Reputed ‘godfather’ among 3 gangsters convicted in brutal murder plot

The victim was shot multiple times in the face and neck outside a Newark nightclub.

An Essex County jury on Monday convicted three reputed Bloods street gang members of orchestrating the ambush-style execution of a rival last year in Newark, county prosecutors said.

The jury, seated before Superior Court Judge James Donohue in Newark, found Rashan Jackson, Naim Jones and Hakeem Maloney each guilty of murder conspiracy and weapons charges in the April 27, 2017, slaying of William Porter IV.

The jury found Jackson guilty of murdering Porter, the prosecutor’s office said.

Porter, a 23-year-old member of the Grape Street Crips who was associated with a so-called “hybrid gang,” was shot eight times in a Mulberry Street parking lot after leaving The Boulevard nightclub around 2:30 a.m., Assistant Prosecutor Adam Wells told jurors last month.

Wells said surveillance video from a nearby business had earlier captured Jackson, Jones and Maloney meeting in the parking lot and then entering the club before the shooting.

The same surveillance video, Wells said, also captured Jackson, 31, later ambushing Porter after he left the club, firing numerous rounds into his face, head and neck.

The prosecutor’s office also charged Jones, 42, and Maloney, 38, with promoting organized street crime, alleging they directed gang activities as high-ranking members of various Bloods factions.

Authorities specifically identified Jones as the purported “godfather” of the Red Breed Gorillas, a Bloods faction that in recent years was said to control drug distribution in the area of Stratford Place and the Grace West Manor Townhomes on Irvine Turner Boulevard.

The jury, however, was unable to reach a verdict on the gang leadership charges.

In court last month, attorneys for the three defendants argued the state’s video evidence was one-sided and the claims of gang activity overblown.

“Never was a case made, such as ours, that didn’t also have two sides,” defense attorney Michael Robbins said, urging jurors to give Jackson the benefit of the doubt.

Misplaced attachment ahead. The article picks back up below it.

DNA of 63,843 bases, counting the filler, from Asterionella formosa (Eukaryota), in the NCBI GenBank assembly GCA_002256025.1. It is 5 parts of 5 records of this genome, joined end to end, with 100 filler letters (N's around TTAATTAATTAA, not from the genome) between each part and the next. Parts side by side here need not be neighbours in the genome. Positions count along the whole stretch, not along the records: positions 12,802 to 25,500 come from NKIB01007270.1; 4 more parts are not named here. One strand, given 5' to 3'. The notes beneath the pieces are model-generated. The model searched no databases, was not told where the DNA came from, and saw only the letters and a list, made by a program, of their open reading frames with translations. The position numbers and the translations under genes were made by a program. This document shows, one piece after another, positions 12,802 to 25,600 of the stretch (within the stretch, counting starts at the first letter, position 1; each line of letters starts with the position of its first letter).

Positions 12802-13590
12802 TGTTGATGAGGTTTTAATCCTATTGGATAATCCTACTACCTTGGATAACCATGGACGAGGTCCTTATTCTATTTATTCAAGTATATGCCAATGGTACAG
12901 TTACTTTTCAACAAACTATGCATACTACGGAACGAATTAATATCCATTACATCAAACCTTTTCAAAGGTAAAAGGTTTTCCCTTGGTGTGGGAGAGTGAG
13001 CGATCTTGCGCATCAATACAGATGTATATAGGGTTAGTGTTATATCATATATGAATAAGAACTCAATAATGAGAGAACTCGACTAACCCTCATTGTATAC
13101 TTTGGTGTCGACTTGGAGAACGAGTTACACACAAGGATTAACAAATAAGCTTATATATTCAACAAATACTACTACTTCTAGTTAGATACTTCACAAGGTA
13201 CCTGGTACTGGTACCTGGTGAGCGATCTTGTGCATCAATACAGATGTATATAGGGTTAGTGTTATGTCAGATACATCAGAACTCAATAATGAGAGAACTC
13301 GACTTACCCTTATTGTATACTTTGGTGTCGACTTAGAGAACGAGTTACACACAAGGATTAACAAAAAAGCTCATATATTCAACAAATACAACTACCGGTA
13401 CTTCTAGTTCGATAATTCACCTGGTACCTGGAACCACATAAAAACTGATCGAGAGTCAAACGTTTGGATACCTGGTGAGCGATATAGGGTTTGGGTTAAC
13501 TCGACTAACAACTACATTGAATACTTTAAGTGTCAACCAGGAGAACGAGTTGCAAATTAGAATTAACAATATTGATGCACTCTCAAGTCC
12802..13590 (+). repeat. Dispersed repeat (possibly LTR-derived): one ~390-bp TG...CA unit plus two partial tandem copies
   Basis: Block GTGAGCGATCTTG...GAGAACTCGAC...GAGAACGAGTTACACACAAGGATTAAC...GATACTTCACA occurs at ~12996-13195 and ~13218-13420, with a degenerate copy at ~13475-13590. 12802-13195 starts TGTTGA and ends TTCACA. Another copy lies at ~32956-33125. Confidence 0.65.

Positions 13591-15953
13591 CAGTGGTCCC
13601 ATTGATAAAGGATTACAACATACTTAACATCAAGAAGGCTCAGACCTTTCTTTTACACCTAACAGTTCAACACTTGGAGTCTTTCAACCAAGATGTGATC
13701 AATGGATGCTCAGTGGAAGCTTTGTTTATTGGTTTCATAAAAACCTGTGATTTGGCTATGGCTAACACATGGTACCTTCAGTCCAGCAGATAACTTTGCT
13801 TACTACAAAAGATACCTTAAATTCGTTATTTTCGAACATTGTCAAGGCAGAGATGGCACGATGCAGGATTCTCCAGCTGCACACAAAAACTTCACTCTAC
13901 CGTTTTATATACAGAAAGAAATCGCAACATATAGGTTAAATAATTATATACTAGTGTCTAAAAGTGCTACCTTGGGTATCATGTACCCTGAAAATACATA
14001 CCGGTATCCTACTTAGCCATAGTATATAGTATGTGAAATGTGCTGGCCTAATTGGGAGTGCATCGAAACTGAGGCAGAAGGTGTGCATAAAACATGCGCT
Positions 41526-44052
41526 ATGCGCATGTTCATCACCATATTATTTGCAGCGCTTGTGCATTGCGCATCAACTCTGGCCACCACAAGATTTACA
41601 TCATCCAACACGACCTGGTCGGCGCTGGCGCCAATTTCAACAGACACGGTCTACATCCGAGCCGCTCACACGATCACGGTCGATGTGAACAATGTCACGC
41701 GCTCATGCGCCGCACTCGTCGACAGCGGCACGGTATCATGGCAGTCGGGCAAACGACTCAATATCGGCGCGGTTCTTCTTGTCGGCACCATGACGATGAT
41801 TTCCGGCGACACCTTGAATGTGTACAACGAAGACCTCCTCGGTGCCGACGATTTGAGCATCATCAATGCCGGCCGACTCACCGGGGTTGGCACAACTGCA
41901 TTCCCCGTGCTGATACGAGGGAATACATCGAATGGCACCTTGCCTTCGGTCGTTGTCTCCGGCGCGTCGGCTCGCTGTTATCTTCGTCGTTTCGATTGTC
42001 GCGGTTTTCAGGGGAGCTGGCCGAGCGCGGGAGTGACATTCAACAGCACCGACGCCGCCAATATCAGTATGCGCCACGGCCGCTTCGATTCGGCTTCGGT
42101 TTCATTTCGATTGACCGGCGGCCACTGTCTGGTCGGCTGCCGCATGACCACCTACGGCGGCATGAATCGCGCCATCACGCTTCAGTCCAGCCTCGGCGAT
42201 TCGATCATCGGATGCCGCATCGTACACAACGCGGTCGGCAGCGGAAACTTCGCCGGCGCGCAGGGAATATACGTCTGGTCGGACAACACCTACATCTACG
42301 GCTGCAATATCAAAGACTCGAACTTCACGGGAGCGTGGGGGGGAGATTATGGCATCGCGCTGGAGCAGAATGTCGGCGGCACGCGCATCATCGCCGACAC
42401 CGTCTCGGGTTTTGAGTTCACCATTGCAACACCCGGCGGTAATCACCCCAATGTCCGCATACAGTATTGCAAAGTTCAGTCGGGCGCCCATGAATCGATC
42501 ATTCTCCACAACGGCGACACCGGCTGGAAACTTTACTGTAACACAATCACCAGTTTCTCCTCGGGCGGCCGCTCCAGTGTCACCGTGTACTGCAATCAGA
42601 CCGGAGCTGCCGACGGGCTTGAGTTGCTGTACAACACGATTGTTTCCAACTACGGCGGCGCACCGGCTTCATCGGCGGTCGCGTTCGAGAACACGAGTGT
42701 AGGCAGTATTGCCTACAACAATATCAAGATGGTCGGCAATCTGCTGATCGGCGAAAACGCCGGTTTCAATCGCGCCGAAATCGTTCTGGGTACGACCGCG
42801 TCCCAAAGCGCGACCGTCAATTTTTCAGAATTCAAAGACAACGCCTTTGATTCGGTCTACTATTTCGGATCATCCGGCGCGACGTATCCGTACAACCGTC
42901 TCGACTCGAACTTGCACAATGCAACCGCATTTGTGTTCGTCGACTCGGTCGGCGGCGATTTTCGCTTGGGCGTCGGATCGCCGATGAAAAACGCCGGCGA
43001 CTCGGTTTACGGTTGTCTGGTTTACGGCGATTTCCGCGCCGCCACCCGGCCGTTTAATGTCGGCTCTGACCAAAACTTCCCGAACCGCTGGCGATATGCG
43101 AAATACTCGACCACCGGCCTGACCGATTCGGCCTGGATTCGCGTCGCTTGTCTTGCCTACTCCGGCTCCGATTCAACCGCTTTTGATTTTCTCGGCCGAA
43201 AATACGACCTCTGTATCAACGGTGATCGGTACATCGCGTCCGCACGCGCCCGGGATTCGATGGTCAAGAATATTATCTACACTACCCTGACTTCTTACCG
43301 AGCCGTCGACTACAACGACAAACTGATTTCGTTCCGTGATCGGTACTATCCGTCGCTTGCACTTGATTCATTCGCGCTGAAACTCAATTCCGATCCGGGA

While acknowledging Jackson had obtained a handgun prior to Porter’s killing, Robbins said his client did so only after the broad-daylight fatal shooting of his own brother in October 2016.

“It’s not like (Jackson) could call Newark police” for protection, he said.

Jones’ lawyer, Thomas R. Ashley, said the prosecution’s evidence made for “a very weak case as it pertains to Naim Jones.”

The video evidence, Ashley said, did not show anything had transpired between Jackson and Jones, except that Jones was at the scene. The link between Porter’s killing and gang activity was similarly weak, he said, arguing his client’s tattoos didn’t prove anything.

“When you dislike what someone stands for, it’s easier to convict” them, Ashley said.

Both Jones and Maloney are on parole, according to the prosecutor’s office — Jones for aggravated manslaughter and conspiracy convictions in a 2004 double homicide, and Maloney from a 2014 conviction for conspiring to commit robbery.

All three men face up to life in prison, prosecutors said.

Jones and Maloney are scheduled to be sentenced by Donohue on Jan. 4, 2019. Jackson’s sentencing has yet to be scheduled, according to the prosecutor’s office.

Thomas Moriarty may be reached at tmoriarty@njadvancemedia.com. Follow him on Twitter at @ThomasDMoriartyFind NJ.com on Facebook

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